My theory or hypothesis is that Tesla — thanks to its fleet of 500,000 cars with full autonomy hardware (likely to reach 1 million cars next year) — will be able to sense, filter, collect, and label neural network training data on a massive, unprecedented scale: the scale of billions of miles, or tens of thousands of years of continuous driving. I predict that this massive-scale data operation will lead to the development of an autonomous driving system superior to what’s been developed by Waymo, Cruise, Argo AI, or any other company.
So, when will this happen? Or rather, when will my prediction be tested? According to two retail investors who attended Tesla’s Auronomy Day, Tesla only started in earnest on software development and neural network training for city driving this year. At Autonomy Day, Andrej Karpathy mentioned that Tesla hasn’t yet collected camera data on snow. I recall Karpathy also discussing some aspect of highway driving, maybe when and how to pass other vehicles, that is currently handled by a heuristic but will probably eventually be imitation learned. Recently at E3, Elon mentioned that Tesla is currently working on recognition of road surface and curbs. So, it sounds like a lot of work is ongoing in developing neural networks (e.g. curb recognition networks) and setting up the sense-filter-collect-label pipelines for the training data appropriate to these networks (e.g. images of curbs).
Tesla’s to-do list looks something like this:
Continue deploying Hardware 3 (i.e. Full Self-Driving Computer or FSD Computer) in new cars, and retrofit all eligible Hardware 2 cars with the new computer.
Develop, train, test, and deploy new versions of all the neural networks running on Hardware 2 that take advantage of the 10x-20x computing power in Hardware 3.
Develop neural networks for all remaining tasks necessary for fully autonomous driving: computer vision tasks, behaviour prediction tasks, and path planning/driving policy tasks. Or, where applicable, write a heuristic to handle the task.
Build training data pipelines for all these new neural networks, and start collecting and labelling (either automatically or manually) training data for these networks.
Once these four items are complete, then over the course of months and years, Tesla can sift through billions of miles of fleet data to train its neural networks on as much relevant data as it can manage to collect and label. At that point, Tesla’s system should surpass the systems of its competitors. If not, then something about my hypothesis is wrong.
The purpose of discussing this is to note that the limiting factor for Tesla’s progress over the next 6 months, year, or longer will probably be the software development effort that has to get done before Tesla can let its “data engine” rip. Software development is notoriously slow, hard to predict, and impervious to additional human labour. So, it could be a long, frustrating road before the “Tesla data advantage” thesis can be tested.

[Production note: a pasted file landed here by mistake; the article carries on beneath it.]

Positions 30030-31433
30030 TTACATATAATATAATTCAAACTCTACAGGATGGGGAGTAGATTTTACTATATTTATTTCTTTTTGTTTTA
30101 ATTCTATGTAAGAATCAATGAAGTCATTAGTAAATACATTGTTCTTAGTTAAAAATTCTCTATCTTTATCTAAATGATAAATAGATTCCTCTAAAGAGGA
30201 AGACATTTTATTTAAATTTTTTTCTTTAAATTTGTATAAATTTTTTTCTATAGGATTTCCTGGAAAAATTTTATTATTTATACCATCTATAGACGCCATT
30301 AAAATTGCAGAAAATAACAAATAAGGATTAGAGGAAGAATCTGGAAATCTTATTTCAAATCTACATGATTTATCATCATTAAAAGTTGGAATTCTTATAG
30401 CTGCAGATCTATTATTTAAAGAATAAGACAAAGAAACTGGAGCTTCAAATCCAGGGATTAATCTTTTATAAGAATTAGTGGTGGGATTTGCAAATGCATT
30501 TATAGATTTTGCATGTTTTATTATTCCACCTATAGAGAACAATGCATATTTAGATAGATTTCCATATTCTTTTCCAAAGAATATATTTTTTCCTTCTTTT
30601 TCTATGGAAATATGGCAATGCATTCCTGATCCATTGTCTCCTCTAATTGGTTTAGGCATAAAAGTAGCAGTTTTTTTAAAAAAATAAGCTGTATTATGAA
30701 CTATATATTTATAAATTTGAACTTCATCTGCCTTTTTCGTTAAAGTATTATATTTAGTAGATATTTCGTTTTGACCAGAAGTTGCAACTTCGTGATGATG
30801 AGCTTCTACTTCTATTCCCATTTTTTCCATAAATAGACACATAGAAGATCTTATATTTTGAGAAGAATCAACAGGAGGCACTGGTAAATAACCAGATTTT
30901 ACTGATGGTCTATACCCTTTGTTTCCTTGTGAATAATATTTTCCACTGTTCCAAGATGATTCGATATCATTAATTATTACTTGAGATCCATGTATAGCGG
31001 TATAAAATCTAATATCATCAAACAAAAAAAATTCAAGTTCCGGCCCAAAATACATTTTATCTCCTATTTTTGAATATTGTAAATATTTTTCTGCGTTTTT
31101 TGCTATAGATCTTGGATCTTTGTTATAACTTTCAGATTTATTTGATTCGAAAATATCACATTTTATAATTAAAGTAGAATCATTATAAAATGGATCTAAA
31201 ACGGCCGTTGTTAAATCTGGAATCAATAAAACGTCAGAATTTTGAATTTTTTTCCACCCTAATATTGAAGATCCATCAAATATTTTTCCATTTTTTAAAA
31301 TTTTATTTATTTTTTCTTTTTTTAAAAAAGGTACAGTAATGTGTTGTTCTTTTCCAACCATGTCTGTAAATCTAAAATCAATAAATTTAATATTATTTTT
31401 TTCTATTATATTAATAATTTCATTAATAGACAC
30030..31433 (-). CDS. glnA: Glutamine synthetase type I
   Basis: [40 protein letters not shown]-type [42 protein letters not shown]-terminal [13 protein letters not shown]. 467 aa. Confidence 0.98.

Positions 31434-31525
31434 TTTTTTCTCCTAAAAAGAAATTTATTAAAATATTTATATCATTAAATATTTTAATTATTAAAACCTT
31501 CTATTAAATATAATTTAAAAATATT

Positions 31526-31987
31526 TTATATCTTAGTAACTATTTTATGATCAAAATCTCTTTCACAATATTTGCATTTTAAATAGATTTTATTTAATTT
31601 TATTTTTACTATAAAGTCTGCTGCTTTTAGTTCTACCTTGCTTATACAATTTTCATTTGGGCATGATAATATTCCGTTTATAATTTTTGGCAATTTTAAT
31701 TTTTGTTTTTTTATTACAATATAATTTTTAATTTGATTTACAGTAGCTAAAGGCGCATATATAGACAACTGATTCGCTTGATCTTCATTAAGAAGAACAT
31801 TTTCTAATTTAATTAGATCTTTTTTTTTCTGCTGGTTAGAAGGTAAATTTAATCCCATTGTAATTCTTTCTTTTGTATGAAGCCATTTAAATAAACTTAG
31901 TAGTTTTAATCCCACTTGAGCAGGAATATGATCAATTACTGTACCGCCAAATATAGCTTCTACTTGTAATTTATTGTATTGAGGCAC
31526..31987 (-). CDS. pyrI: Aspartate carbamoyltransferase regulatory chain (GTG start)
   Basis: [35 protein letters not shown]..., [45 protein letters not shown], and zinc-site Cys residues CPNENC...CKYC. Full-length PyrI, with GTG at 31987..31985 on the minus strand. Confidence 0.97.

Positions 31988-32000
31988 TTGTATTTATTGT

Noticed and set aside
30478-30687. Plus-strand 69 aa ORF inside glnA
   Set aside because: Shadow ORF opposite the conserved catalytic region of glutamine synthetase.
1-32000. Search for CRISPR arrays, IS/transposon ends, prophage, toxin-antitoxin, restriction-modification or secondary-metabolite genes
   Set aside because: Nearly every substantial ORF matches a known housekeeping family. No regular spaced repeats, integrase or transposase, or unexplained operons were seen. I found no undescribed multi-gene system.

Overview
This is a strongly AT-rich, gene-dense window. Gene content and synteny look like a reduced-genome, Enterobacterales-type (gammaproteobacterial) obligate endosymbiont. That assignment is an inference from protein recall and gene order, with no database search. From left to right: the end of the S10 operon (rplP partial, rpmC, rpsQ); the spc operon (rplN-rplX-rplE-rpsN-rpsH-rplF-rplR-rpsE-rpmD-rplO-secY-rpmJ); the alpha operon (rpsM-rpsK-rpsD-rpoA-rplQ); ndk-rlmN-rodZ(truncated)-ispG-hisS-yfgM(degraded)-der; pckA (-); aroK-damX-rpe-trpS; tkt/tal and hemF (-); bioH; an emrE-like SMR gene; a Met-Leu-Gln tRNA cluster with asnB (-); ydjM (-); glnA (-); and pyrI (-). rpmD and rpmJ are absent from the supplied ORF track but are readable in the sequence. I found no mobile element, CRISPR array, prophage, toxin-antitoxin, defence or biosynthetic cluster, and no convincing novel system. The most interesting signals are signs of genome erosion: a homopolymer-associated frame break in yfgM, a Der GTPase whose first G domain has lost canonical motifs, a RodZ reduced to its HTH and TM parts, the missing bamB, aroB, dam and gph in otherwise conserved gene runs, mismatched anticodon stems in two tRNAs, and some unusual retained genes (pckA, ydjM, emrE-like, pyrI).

In addition to conventional software development and machine learning engineering, there is presumably also some amount of machine learning research. Research is risky and hard to predict, and can take a long time. So, the actual unfolding of events may not occur according to Elon’s tidy, quarter-by-quarter timeline.
Conversely, since there is potentially a long time between when work on a feature begins and when it is ready to deploy to customers, externally it might look like nothing is happening for a while until a feature suddenly drops. This might be especially the case since the different pieces of software are so interdependent. Path planning/driving policy depends on behaviour prediction and computer vision, and behaviour prediction itself relies on computer vision. Software infrastructure is shared by all three, such as Tesla’s photorealistic simulation and its internal software tools. Multiple features might be delayed in their deployment because of the a slow computer vision feature, or a slow software tool or slow work on the simulator.
Unlike hand-crafted heuristics which improve at the rate of human tinkering, once neural network training begins, performance can go from nothing to proficient in weeks or months. DeepMind spent almost 3 years developing AlphaStar, and the agents’ final training run took less than 3 weeks. If there is a long lead time setting up neural network training, the network’s performance can stay at nothing for a long time and then suddenly shoot up to proficient. Even if it takes a few tries. So, that’s why I can’t rule out Elon’s timeline based on what I see externally. If neural network progress is that non-linear, then who knows where Tesla will be at in 6 months. Elon has been way off in his timelines for autonomy software releases, but that doesn’t mean he’ll always be wrong. Even a random guess might turn out to be right.